It’s a difficult task in itself to confine Neck Deep to a stage, let alone keep them caged during a pandemic. The romanticism of painting a picture of a practice space or band hangout is replaced with an online conference room, likely the last place the five-piece would like to be at the moment. 

Each member has almost entirely been locked up in their respective living spaces along with the rest of the world, sharing the struggle of filling the mundane gaps in the day. When your day job is traveling the world and making it a louder place, confinement to a living space provides a clear and painful sting.

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The proof is the separated musicians’ fittingly unified response to the subject of getting back on the road. Letting out a collective groan, the lack of stage time has evidently been a trial. The pop-punk crew’s sentiment is summed up easily enough by an isolated Ben Barlow: “It’s absolutely killing me.”

Barlow chuckles as he begins to tell his bandmates of a film containing evidence of a summer romp with pop-punk forefathers blink-182. The enthusiasm soon turns somber, and the picture of a band robbed of their livelihood pulls into focus. The deeper losses are felt by the members of Neck Deep, whose need for friendship and camaraderie was greater than they had expected.

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“[The photos] were all good memories, but…I just miss it so much, being on tour,” he admits. “Just little things, like eating together with your mates, just fucking around. I do miss it massively, probably more than anything. If people told me you can still go on tour, but you can’t go and frolic around, I’d be like, ‘Right, sweet. Let’s go.’ Like, at least give me that back.”

However, the yearning to play live shows and a return to pre-COVID life doesn’t carry a self-pitying undertone. Neck Deep have an album to promote, and the hive mind behind All Distortions Are Intentional are putting their surplus energy to use.

“We still have a goal to aim for. Let’s fucking make sure this record does as well as it possibly can,” Barlow says. “In that sense, we’re still busy and on our toes, which is good. I think if we had no end goal, we’d all be losing it a bit more, but everyone’s adjusting to this new normal. We’ve all been through the freakout of ‘What the fuck is happening?’ and having to come to terms with the world we’re living in right now.”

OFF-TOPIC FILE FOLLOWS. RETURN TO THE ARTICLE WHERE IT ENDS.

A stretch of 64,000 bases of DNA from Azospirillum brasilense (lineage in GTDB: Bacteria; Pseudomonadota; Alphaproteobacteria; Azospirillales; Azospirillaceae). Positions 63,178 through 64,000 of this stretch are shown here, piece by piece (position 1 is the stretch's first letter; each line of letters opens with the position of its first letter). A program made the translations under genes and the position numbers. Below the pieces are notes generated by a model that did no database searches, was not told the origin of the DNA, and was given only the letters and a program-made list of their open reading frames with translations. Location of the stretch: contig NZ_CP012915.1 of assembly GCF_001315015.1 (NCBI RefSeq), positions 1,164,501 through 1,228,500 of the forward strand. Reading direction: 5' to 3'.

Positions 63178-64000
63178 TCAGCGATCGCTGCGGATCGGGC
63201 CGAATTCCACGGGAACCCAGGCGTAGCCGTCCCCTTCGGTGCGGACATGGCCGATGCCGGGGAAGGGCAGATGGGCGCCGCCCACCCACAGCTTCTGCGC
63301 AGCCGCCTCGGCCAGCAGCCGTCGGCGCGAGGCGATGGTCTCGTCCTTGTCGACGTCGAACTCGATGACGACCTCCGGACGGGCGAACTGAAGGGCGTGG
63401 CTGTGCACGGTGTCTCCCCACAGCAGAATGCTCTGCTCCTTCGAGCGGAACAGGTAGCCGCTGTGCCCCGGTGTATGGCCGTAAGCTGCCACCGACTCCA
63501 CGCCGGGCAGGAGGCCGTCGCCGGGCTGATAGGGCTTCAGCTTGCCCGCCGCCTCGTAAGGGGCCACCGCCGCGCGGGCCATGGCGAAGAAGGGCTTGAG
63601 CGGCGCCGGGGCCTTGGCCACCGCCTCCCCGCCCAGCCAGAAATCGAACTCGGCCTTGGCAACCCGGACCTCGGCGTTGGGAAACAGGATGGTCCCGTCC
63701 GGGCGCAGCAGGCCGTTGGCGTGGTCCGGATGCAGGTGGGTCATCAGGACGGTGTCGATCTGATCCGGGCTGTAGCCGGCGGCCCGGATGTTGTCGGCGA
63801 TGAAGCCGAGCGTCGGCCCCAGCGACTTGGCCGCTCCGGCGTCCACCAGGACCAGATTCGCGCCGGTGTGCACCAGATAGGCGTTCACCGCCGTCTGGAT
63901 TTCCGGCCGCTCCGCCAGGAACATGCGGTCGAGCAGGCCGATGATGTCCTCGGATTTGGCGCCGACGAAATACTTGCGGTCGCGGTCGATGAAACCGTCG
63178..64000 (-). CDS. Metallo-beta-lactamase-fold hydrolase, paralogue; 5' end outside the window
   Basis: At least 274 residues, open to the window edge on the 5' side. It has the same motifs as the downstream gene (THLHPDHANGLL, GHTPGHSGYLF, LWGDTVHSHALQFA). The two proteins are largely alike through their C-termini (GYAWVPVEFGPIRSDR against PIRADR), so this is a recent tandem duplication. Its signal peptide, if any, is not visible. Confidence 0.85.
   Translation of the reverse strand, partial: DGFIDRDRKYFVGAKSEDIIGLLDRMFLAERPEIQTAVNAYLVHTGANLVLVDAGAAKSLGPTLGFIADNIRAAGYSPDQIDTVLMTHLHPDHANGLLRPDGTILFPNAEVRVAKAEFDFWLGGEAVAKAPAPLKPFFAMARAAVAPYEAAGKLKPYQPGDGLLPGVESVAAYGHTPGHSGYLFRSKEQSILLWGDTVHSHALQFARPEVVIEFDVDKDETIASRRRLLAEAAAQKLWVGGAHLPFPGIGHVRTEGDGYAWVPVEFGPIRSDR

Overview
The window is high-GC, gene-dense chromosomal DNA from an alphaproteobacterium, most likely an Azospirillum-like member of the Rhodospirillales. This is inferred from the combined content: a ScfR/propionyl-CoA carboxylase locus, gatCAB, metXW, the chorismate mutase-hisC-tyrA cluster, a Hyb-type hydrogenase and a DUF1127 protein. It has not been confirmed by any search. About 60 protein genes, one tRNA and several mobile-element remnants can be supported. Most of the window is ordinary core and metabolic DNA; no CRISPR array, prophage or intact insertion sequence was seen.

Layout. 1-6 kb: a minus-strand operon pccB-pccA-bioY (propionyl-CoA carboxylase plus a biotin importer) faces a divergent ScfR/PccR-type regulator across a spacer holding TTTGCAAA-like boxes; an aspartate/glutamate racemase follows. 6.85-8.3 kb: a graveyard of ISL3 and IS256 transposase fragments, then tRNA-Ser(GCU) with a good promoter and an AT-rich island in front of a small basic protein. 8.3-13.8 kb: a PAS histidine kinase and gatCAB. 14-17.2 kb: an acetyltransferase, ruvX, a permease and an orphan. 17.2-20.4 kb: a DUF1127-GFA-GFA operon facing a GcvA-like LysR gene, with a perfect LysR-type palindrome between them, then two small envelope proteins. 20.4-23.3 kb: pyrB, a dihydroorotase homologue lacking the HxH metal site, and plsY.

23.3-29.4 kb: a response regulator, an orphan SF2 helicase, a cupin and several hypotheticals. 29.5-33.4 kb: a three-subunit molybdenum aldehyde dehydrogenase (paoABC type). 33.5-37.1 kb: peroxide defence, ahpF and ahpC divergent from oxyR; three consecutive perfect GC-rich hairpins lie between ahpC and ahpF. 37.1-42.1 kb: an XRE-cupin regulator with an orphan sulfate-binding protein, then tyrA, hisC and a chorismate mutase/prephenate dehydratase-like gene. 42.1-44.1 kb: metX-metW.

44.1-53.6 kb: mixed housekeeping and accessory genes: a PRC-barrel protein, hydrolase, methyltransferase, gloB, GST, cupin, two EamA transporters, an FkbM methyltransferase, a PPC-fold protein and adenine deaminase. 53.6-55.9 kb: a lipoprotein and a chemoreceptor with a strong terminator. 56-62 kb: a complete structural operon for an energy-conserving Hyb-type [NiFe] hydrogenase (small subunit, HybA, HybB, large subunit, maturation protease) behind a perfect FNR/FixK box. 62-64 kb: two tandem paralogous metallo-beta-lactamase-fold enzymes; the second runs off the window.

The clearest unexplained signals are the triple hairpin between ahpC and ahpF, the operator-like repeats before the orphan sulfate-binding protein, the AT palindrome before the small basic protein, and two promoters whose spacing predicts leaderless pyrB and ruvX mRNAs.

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But not even the most entrepreneurial strategies can make up for a flop product. The confidence shining from the band, however, acts as convincing reassurance: This album is different.

Neck Deep instilled this desire for change far before entering the studio. Despite casually jotting lyrics down or messing with tunes on the road, All Distortions Are Intentional betrays its name. Studio time was open season, and breakthroughs came from unexpected places. The shift toward an evolving sound is one that some get sucked into, but this isn’t change for the sake of change. Neck Deep aren’t looking to make a statement with a differing tone. It’s as simple as making music they enjoy.

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“I think Life’s Not Out To Get You is just the one. It completed that to its highest form of pop punk,” Barlow explains. “Everyone’s been involved now, so rather than being a short step or two-step process to a sound, there’s a lot more styles and people’s taste in this. 

“It’s a whole diverse sound now, which is sick to get to the point where you’re comfortable to do that. When we went in, it was like, I’m sure Seb [Barlow, bassist] will say, ‘Let’s scare ourselves. Let’s do weird stuff we don’t normally and see something to the end.’”

The unconventional creative process spread its influence over all 12 inches of All Distortions Are Intentional. As chief lyricist, citing his own life experiences has been Barlow’s leading muse over the years, but building a world beyond their own through a full-album story is the band’s next endeavor. Penned far before any mention of coronavirus, it eerily fits into an ongoing narrative of isolation.

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“[If] you go back and listen to the record, there’s some stuff now that seems weirdly more relevant than it was before,” he explains. “We’re having this realization that everyone’s in this together, and you’re not experiencing it alone. It does make you wonder. It does make you consider other people’s lives and how they’re feeling about it. [Quarantine] has shined a different light on the record and given it a different angle.

“A lot of what the record talks about and the narrative that runs through it now seems to have [more meaning],” Barlow says. “Not eerie Nostradamus-level predictions or whatever. It just feels like something people are going to need to hear when it comes out.”